Democracy is based on the idea of “We, the people” not on the basis of “rulers vs. the ruled”. As citizens of the free nations of Earth, let’s keep that in mind. Freedom, Forever!

The Bytebaker is changing

The Bytebaker is a good few years old now and through most of that time it’s been a purely technology oriented blog. The readership has grown steadily, but I don’t take tons of readers and the ones that I do get are generally concentrated on a few posts (which are mostly Python related). Of late I’ve been giving some thought to what direction I want to take this blog in the near future.

There is a part of me that wants to keep The Bytebaker purely technology related. On one level it makes sense: it’s one website and it should have a concrete theme so that people who come here regularly know what to expect and find. But on the other hand, it’s written by one person — me, and I have more than one interest. I love music and movies and I’m trying to get back into reading regularly and I have thoughts about them that I would really like to share sometimes. But a lot of the time I either don’t share at all or it gets fragmented between here, my Tumblr blog or my static website. I’ve come to learn that maintaining multiple websites, like maintaining multiple computers, is hard and not something to be taken lightly.

With that in mind I thought it was a good idea to take a few steps and think about what I wanted to do with the Bytebaker and my other blogs and websites. In some ways I’ve been thinking about the path taken by Marco Arment and John Gruber. Their websites are technology-oriented, but also reflects their own personalities too. I think it’s a good format and something that would work well for me, because as I said, I think a lot about tech but it’s not all I think about.

However, I don’t want to just have a blog, at least not right now. I want to keep a plain static website for a number of reasons. I want a place where I can point people to if they want to know just about me, not my writing or thoughts. It’s a place to show off my projects and my writing which don’t fall nicely into a blog format. This involves papers I write for classes and things like short stories and poems that I’ve written. The blog is a great format, but it doesn’t fit everything. Since I plan on being an academic for a few more years, I also want someplace to put papers I’ve publish and things (like a resume) that would only be of interest to a small audience. I also want to keep experimenting with CSS and HTML5 without breaking my blog and a static site is the easiest way to do that.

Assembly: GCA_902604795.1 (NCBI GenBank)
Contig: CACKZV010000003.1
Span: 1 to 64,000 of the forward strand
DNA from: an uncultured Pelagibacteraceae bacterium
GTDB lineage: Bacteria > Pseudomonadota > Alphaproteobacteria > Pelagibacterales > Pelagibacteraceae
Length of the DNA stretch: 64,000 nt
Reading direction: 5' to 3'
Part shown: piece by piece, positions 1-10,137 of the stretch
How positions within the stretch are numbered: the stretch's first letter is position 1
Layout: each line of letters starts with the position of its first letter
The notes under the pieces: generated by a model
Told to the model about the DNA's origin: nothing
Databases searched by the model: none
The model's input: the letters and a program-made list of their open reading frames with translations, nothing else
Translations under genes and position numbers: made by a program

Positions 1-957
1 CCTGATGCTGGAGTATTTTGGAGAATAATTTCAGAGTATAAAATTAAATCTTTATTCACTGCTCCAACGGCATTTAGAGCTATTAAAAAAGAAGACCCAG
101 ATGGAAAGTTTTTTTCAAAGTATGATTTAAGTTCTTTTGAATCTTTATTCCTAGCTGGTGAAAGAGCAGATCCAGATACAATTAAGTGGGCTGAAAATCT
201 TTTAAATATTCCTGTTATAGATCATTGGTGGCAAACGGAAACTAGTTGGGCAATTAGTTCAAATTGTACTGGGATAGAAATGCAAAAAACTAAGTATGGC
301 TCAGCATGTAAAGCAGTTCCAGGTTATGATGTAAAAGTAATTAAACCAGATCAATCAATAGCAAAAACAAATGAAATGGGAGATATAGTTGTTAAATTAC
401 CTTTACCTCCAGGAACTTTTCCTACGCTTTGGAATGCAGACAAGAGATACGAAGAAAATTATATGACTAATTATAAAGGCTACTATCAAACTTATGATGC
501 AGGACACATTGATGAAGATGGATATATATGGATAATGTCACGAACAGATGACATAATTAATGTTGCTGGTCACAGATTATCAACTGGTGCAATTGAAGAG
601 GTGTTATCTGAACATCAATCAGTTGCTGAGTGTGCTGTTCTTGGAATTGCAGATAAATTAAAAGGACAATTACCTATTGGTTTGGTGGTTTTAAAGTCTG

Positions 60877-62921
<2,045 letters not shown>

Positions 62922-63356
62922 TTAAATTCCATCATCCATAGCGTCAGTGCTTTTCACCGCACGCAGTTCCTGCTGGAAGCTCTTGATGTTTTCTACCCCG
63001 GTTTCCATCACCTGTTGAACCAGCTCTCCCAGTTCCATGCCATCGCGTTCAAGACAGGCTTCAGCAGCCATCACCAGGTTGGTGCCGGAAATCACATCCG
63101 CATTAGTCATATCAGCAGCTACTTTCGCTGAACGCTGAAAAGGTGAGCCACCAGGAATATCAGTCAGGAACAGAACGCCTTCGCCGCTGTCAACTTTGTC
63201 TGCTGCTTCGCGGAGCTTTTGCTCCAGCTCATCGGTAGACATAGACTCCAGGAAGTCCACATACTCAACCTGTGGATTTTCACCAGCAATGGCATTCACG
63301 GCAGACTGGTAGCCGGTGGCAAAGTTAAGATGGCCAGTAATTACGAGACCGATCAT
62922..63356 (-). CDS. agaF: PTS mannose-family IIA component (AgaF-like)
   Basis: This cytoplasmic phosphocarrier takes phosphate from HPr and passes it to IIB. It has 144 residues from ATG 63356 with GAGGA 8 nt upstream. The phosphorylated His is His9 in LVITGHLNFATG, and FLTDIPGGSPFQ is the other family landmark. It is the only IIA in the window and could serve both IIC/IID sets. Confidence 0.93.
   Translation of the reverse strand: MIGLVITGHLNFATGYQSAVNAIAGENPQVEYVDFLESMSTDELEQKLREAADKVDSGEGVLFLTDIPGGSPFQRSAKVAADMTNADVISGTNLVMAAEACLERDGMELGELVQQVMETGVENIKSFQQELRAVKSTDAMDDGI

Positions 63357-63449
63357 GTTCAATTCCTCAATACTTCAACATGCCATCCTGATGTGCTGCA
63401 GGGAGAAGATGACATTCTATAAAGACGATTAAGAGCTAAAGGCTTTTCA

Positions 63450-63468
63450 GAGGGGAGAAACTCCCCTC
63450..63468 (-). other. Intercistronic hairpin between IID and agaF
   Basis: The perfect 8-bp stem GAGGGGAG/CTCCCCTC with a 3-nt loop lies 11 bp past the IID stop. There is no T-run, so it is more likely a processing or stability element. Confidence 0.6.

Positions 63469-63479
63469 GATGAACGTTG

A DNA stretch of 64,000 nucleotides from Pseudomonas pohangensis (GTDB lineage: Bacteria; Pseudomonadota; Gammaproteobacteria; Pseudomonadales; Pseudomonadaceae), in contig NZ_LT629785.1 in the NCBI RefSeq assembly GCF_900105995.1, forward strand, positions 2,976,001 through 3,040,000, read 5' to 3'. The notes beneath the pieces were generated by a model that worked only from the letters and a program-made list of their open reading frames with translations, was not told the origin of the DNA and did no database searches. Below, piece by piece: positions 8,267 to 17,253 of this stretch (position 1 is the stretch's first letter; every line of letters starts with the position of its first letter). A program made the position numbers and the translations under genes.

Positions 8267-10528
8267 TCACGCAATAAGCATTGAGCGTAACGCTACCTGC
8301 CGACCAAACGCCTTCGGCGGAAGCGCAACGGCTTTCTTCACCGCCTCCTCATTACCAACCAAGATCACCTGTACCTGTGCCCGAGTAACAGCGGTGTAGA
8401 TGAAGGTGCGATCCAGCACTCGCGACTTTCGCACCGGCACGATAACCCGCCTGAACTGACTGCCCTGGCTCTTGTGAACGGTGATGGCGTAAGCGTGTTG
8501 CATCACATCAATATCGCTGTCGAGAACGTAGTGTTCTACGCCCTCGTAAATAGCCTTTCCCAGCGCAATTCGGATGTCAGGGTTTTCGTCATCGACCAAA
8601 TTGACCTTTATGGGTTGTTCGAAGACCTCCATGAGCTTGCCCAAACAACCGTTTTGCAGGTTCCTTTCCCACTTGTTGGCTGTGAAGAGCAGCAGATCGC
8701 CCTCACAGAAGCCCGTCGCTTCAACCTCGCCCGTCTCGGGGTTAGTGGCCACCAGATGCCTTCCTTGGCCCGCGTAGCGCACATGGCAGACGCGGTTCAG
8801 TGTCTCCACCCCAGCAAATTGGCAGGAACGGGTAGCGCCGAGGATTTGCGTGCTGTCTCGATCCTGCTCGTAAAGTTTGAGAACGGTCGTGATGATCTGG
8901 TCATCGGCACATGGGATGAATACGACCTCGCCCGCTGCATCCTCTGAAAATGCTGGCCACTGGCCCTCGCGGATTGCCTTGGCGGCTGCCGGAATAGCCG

Luckily I don’t have to decide between the two: I can have both. I already have a blog with a decent readership right here and I have a static site which is already a showcase of my projects and other writing. And the tumblelog I won’t miss much. For the time being I’m happy with just merging the Bytebaker with my tumblelog and getting a bit looser in the type of things I allow here. I’m going to rethink the categories here to reflect that. I’m changing the theme to the brighter, spacier DePo Square which is very well suited to the things I have in mind. No I’m not actually moving anything over because I don’t think there is anything really of that importance there right now. As for the website, I’m keeping it the way it is since I don’t have the time to rethink it right now. But in the end I want to be something like Professor Karl Stolley or Scott Chacon’s website: an overview of who I am with excerpts of my online activities.

I’m hoping that this change will bring with it shorter, more rapid posts offer a wider range of subjects (though probably still dealing with tech). Personally I hope it’ll remove the blocks I feel when I want to post something but don’t know where. It’s been a while since I’ve had a single unified blog and I’m rather excited to see how things turn out.

The Web is for Documents: Part II